AND, not but to anything already the thread, it is often the case that stuffing
the inlists into a temporary table with a nomerge inline view join to the table
it filters simplifies the optimization (whether or not it is the fastest plan).
A further optimization is to toss on the “and between” the low and high values
in the inlist, with or without the temporary table.
One other thing: How are the lines getting to the server? I try to mention
that since experiencing a query that parsed at 14k baud plus line transmission
turnaround time times the length of the query text divided by 80, plus about 1
second when the text actually arrived at the server. (For this reason and
security I recommend constructing queries as stored procedures such that the
only thing sent from the client (if anything) is the list of parameters and the
name of the package and procedure. Your mileage may vary.) Eliminating any
transmission time of the inbound text of the sql is useful to take that out of
the solution consideration.
The same thing applies to return data (which I understand is not the current
case) when stuffing reports into files and transmitting the file is often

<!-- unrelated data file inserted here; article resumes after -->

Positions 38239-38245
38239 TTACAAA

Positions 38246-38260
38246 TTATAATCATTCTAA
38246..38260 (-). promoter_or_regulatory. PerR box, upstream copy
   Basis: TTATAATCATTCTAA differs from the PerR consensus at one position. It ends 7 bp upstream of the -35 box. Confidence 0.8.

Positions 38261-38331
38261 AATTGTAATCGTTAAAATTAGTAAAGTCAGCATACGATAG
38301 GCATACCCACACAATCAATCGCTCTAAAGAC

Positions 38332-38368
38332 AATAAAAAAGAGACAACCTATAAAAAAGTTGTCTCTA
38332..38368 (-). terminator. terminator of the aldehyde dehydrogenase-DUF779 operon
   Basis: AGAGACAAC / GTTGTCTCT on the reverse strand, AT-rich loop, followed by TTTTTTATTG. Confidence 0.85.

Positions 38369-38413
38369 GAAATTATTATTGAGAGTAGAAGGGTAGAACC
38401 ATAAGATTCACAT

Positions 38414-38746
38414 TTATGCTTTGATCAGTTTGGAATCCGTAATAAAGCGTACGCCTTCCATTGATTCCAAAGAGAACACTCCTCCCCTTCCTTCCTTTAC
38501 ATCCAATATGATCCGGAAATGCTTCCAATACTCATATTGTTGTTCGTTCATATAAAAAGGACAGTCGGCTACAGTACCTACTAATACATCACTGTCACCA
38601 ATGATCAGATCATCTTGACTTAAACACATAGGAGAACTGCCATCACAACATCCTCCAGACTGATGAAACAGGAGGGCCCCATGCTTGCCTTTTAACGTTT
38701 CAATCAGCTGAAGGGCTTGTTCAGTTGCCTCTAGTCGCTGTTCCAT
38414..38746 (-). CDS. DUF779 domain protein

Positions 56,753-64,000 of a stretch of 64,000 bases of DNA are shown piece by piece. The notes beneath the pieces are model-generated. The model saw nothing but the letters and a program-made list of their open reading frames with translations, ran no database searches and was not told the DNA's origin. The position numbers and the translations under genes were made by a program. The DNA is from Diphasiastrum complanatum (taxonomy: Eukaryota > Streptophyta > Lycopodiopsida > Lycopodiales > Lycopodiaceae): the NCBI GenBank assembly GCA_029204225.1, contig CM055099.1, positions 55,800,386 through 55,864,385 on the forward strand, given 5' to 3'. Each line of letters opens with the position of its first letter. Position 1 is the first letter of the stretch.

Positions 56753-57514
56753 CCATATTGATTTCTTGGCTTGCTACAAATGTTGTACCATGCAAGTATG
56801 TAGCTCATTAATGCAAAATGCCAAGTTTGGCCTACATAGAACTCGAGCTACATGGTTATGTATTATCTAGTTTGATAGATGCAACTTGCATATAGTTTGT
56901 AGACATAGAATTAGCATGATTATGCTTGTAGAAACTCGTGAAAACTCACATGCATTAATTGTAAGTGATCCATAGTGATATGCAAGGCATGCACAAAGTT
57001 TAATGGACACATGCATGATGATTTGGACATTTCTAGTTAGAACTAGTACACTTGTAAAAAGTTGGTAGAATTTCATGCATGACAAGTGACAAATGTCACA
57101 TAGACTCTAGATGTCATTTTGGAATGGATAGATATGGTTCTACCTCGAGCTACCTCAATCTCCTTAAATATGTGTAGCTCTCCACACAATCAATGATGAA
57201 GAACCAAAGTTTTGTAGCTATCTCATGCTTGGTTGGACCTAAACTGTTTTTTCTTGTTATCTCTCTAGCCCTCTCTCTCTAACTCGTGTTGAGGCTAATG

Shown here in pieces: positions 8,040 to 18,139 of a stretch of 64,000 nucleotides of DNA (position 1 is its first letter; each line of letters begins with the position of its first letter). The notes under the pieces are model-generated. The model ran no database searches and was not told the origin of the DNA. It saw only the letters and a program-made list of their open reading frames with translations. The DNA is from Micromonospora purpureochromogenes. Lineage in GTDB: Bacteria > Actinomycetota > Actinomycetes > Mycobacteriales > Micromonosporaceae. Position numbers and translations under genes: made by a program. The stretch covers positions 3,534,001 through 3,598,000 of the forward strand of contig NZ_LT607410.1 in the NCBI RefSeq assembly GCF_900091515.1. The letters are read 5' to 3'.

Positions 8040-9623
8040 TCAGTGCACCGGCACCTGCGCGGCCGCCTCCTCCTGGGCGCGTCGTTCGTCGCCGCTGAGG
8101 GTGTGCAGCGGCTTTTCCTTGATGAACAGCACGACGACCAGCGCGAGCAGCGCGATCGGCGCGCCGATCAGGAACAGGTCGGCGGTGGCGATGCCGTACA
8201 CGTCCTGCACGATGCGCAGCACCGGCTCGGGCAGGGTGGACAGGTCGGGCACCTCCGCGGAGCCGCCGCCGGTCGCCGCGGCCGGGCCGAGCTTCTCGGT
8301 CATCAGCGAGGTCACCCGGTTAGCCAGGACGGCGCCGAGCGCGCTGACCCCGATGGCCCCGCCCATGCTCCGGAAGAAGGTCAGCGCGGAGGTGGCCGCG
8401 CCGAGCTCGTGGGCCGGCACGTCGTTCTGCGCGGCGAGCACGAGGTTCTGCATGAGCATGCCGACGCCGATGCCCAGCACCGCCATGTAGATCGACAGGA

faster than the very fine client interface to someone’s cuneiform output device
over a bongo drum morse code network.
From: oracle-l-bounce@xxxxxxxxxxxxx [mailto:oracle-l-bounce@xxxxxxxxxxxxx] On ;
Behalf Of Jonathan Lewis
Sent: Monday, January 17, 2022 9:06 AM
Subject: Re: Long Parse Time for a big Statement
If this is a common problem, and not susceptible to SQL Patch treatment, or the
addition of /*+ no_or_expand */ hints at the start of the query pattern, then
you could brute force it by setting "_no_or_expansion" to true if you can
identify the sessions that need it, or just set it system-wide. You should get
much faster optimization times - though the 55 way union all would have to be
optimized in 55 parts.
On Mon, 17 Jan 2022 at 12:59, Lothar Flatz <l.flatz@xxxxxxxxxx> wrote:
At one customer site we see generated statements, actually reports. The
parsetime for such a statement is over an hour, if it finishes at all.
It is possible we see "ORA-04031:" when we run out of memory in the
How big these statements are is hard to tell, since it depends on
formatting. With sql developer formatting i get in one typical example >
The statements are constructed relatively simple.
It seems to be a kind of change report where columns from different
tables are retrieved.
At the beginning is a big case statement where a meaningful name is
generated for a value followed by this values. I counted 7400 case
entries as per statement in one case.
I addition we have a number of big inlists.
All this is running against a union view of 55 Tables.
In other words: If i want to stress the parser I would construct a
statement exactly like this.
However, one hour seems to be a unrealistically long parse time.
Even though that statement needs to be rewritten, but this will take time.
I want to know if there is any quick fix like increasing the shared pool
a lot. (Which I can't test unfortunately any time soon due lack of memory).
Any ideas how to speed up the parse time?
Database version is 19.7. Shared Pool size is 20GB